Cosmic Crisp | A new apple of our eye
ROCK ISLAND — Bud and Leslie Piper took out some 25-year-old standard Fuji apple trees in their Royal Slope orchard to try their hand at Cosmic Crisp, a sweet, crisp and tart apple developed by Washington ...
Red Delicious | An 8-decade run as top apple is about to end
WENATCHEE — Bing Crosby and Tommy Dorsey topped the music charts.
Disney’s “Pinocchio” and Alfred Hitchcock’s “Rebecca” were on the big screen.
Red Delicious was the up-and-comer, second only to Winesap in apple production in Washington state.
That was in 1940.
“That was the last time Red Delicious wasn’t on top,” said Rebecca Lyons, international marketing director for the Washington Apple Commission. “Red Delicious has been the highest production volume apple for 78 years.”
The iconic Washington apple could lose its top spot this year if the Washington State Tree Fruit Association forecast released in August holds true. It calls for Red Delicious to account for 21.5 percent of the total crop behind Gala, with 24 percent.
The “classic” red apple gained ground with growers and shippers because it looks good and stores and ships well.
“It’s the iconic apple that helped identify Washington state,” Lyons said.
In the 1980s, it accounted for more than half — and at one point 75 percent — of the state’s apple crop. In 1986, of the 160,000 acres of apples planted in the state, Red Delicious was on 121,000 of them. That same year, just 230 acres were planted in Gala, according to the U.S. Department of Agriculture tree fruit acreage report.
A shift was about to start, though.
New varieties were being introduced that could be planted closer together with higher yields, with harvest at different times, extending the fresh market season and spreading out the demand for labor. Consumers were willing to pay more for a different apples and controlled atmosphere storage techniques were being fine-tuned to maintain quality later in the season.
In 2017, Gala topped Reds in total acreage for the first time, with Fuji, Honeycrisp and Granny Smith gaining ground, following a trend that started gaining traction in the early 2000s.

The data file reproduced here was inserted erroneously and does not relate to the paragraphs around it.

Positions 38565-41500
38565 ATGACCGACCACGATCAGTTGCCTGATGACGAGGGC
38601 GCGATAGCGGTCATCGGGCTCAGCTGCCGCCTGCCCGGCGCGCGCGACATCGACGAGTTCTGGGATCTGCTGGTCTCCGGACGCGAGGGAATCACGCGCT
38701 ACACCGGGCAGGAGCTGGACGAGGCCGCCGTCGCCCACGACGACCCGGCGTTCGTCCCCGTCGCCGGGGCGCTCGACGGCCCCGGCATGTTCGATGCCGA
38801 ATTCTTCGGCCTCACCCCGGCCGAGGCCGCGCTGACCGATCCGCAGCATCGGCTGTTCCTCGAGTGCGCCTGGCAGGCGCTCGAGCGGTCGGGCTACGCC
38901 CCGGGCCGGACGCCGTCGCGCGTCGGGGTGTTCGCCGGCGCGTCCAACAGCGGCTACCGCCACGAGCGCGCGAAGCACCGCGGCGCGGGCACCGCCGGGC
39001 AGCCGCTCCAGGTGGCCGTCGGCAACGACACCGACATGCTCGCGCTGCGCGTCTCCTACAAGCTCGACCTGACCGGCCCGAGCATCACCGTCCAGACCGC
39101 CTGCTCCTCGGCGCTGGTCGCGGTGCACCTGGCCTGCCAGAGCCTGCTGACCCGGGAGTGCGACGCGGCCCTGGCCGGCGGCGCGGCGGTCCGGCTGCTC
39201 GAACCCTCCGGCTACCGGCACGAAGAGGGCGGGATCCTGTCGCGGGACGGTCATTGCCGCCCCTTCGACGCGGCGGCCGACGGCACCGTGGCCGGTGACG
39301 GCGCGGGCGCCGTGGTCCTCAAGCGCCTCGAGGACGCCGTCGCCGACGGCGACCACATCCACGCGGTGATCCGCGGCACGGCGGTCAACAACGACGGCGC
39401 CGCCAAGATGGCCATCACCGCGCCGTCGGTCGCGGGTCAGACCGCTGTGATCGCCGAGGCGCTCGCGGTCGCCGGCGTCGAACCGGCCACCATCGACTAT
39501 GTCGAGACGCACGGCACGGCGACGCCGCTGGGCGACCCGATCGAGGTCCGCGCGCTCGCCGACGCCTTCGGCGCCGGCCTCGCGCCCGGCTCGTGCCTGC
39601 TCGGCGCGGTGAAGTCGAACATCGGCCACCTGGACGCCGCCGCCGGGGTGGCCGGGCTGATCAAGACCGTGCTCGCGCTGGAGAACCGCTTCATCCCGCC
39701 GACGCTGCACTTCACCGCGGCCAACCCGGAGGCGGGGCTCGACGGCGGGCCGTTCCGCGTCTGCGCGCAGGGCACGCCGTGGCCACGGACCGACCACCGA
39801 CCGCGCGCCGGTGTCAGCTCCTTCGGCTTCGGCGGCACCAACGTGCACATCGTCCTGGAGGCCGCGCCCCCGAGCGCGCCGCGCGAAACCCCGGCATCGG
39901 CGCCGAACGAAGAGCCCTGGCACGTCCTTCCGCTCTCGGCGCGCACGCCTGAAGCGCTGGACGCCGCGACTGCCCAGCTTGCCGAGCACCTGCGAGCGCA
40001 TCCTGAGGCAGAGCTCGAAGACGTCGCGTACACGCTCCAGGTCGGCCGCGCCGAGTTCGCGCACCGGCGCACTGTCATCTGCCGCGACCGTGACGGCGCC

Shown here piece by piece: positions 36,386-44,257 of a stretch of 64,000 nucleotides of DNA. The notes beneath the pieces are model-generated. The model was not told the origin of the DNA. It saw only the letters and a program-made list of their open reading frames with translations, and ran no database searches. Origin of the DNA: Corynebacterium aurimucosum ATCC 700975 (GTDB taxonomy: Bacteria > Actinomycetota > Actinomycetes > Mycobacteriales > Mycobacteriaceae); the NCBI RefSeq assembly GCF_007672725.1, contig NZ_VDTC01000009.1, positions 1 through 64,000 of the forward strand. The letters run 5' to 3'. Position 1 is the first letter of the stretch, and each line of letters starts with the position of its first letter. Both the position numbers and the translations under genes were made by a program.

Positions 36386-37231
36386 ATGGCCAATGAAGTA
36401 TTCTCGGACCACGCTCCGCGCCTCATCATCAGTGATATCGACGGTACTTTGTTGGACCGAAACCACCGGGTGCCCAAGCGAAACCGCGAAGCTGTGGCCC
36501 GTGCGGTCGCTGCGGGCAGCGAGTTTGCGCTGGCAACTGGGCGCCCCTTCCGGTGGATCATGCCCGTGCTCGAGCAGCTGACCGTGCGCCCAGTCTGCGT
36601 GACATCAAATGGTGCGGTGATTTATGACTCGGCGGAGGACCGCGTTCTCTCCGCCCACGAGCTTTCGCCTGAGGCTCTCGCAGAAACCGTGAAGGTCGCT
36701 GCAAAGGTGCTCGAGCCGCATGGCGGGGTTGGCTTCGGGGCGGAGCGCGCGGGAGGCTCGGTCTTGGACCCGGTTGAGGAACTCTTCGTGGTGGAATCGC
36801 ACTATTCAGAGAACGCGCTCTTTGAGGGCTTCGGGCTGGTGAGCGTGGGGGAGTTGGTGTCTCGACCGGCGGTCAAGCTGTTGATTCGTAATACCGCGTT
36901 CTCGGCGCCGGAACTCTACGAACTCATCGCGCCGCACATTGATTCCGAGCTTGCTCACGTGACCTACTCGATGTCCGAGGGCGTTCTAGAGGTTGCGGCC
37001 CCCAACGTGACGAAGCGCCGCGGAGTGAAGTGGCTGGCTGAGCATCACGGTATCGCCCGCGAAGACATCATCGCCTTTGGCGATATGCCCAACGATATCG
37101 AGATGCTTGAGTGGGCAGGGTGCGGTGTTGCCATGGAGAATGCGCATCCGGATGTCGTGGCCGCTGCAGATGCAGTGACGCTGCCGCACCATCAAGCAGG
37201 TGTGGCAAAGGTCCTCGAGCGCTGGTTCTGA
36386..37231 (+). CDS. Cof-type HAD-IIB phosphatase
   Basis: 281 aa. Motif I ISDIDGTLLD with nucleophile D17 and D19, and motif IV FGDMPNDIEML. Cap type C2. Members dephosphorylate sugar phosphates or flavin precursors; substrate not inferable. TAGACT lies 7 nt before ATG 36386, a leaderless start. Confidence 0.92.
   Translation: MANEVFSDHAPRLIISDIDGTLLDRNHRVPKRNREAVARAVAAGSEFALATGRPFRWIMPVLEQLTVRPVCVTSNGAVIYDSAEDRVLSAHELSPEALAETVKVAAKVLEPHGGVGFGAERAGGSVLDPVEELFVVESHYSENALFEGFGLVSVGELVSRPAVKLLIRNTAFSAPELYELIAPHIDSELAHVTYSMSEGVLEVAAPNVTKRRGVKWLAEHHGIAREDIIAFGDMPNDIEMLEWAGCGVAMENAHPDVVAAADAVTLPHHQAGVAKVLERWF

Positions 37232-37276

“Reds over the past 20 years have been less dominant,” said Tim Kovis, a spokesman for the Washington State Tree Fruit Association. “We’ve been seeing growers trying to diversify.”
The demand for Reds hasn’t disappeared.
“A lot are shipped to Mexico and India and some to the Asian markets,” Kovis said. “They’re a very durable apple that travels well and there’s not a lot of post-harvest challenges that others have.”
Jared England of Manson Growers said Red Delicious accounts for about 45 percent slice of the co-op’s apple volume. The co-op has 85 to 90 growers, mostly in the Lake Chelan Valley, but some along the river in the Tonasket and Okanogan area.
“That’s where it was last year. We anticipate it to be in that range this year,” he said. “We’re a little bit unusual. We sell the majority in the export market. We have a pretty decent return on Red Delicious, higher than some other warehouses that sell domestically. They aren’t the same as Honeycrisp, but for Red Delicious we’re competitive.”
Some of the co-op’s growers have switched to newer varieties.
“It’s an evolution that probably will hit all the warehouses at some point,” he said. “If the production of Reds continues to decrease statewide, we may see an increase in price. When Goldens decreased in volume, we saw a nice increase in pricing.”
The ongoing trade war between the U.S. and countries that import lots of apples, especially Red Delicious, is creating a challenge.
England said smaller warehouses, like Manson Growers, have an advantage in some ways.
“We have flexibility to move volume between countries pretty easily without impacting the overall return for growers,” he said. “If a country has a high tariff that will impact revenue, we can move that volume to another country.”
Each country has a different “ideal” size, color and shape.
“They all have their own preference. That’s why it’s so involved. We want to find a home for every apple we pick,” England said. “A lot of things we can’t control, like exchange rates, tariffs and political factors. But we can control quality and timing. We do a good job on the things we can control.”
The Apple Commission’s Lyons said about 50 percent of the Red Delicious crop is sold overseas.
Other varieties are waiting in the wings.
“You’ve heard about Cosmic Crisp?” she said of the new variety bred by Washington State University expected to start showing up in stores next year. “Everyone is pretty excited about that. You see a lot of sticks in the ground in the baby orchards.”
Even so, she said, “I have a hard time believing that Red Delicious will go away entirely. I could be wrong. Where are the Winesaps? It’s taken a long time for those to go away. We still have a few grown commercially and you see them in roadside stands. We’ll see what happens with Red Delicious. This is an interesting time in the apple business.”